Bibliometric Analysis

The trends of publications and sum of times cited were charted annually. The records, percentage, h-index, sum of times cited, and average citations per item in terms of countries, organizations, and authors were tabulated directly. The coauthorship relations in the analysis units of countries, organizations, and authors were mapped by the bibliometric website ( and VOSviewer_1.6.17 edition (van Eck and Waltman, 2010) software, respectively. The full counting method, which means each coauthorship has the same weight, was applied in counting the records. The obtained records, percentage, h-index, sum of times cited, average citations per item, and JCR profiles (the country of the publisher, impact factor of 2020, rank, and quartile) of journals were tabulated. The burst references were calculated by CiteSpace_5.8. R1 edition (Synnestvedt et al., 2005) software, with settings: 1) the time span from 1974 to 2021; 2) the time slicing at 1 per year; and 3) the selection on top 10% of most cited in each slice (Egghe, 2006). The document citation network was composited by CitNetExplorer_1.0.0 edition (van Eck and Waltman, 2014) software with clustering parameters resolution of 1.00 and minimum cluster size of 30 articles. The preprocessing of duplicate detection and replacement (plural and singular, abbreviation, and full name) was applied to quality assurance. The author’s keywords co-occurrence overlay map was implemented by VOSviewer by setting the minimum occurrences of a keyword to 10 times.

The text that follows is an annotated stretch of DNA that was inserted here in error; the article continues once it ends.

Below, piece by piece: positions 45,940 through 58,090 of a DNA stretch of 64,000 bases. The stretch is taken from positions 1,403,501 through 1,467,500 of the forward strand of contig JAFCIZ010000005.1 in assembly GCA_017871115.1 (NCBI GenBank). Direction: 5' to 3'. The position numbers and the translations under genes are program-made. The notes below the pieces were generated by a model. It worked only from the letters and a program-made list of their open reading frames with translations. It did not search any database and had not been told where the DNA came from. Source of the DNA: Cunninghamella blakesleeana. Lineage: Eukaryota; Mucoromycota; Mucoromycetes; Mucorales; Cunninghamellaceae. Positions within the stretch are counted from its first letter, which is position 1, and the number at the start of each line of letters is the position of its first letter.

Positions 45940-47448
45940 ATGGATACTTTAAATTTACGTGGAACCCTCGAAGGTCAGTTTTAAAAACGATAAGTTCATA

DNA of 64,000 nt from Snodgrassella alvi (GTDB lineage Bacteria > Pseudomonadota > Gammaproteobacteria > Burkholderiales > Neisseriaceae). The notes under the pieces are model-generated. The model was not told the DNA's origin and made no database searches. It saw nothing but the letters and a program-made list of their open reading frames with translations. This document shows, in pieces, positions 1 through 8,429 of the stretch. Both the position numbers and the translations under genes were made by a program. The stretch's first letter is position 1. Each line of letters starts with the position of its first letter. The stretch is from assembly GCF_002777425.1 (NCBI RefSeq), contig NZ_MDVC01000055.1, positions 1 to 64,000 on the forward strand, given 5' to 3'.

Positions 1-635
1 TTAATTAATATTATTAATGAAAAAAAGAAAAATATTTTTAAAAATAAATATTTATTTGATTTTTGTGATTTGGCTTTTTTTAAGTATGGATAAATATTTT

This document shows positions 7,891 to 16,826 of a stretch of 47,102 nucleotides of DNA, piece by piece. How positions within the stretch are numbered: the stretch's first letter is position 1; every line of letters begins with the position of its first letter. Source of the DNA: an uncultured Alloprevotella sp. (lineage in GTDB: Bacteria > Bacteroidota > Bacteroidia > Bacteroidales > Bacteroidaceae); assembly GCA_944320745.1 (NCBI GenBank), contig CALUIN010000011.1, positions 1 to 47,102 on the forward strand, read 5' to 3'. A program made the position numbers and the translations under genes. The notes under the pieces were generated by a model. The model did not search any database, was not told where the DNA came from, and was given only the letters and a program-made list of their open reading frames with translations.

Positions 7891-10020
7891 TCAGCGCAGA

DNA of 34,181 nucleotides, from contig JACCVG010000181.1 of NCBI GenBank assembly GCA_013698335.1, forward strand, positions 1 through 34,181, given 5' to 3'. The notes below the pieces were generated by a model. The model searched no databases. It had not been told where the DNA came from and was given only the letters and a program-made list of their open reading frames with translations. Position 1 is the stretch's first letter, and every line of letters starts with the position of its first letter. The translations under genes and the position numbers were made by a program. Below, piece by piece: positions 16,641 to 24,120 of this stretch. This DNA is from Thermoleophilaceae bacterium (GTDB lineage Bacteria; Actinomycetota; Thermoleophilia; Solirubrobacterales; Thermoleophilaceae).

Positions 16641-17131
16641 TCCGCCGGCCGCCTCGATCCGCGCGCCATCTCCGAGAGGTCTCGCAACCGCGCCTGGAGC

Since all data were obtained from a public-available database and these software tools were free to use, this study does not require an ethical approval.


Publication Outlines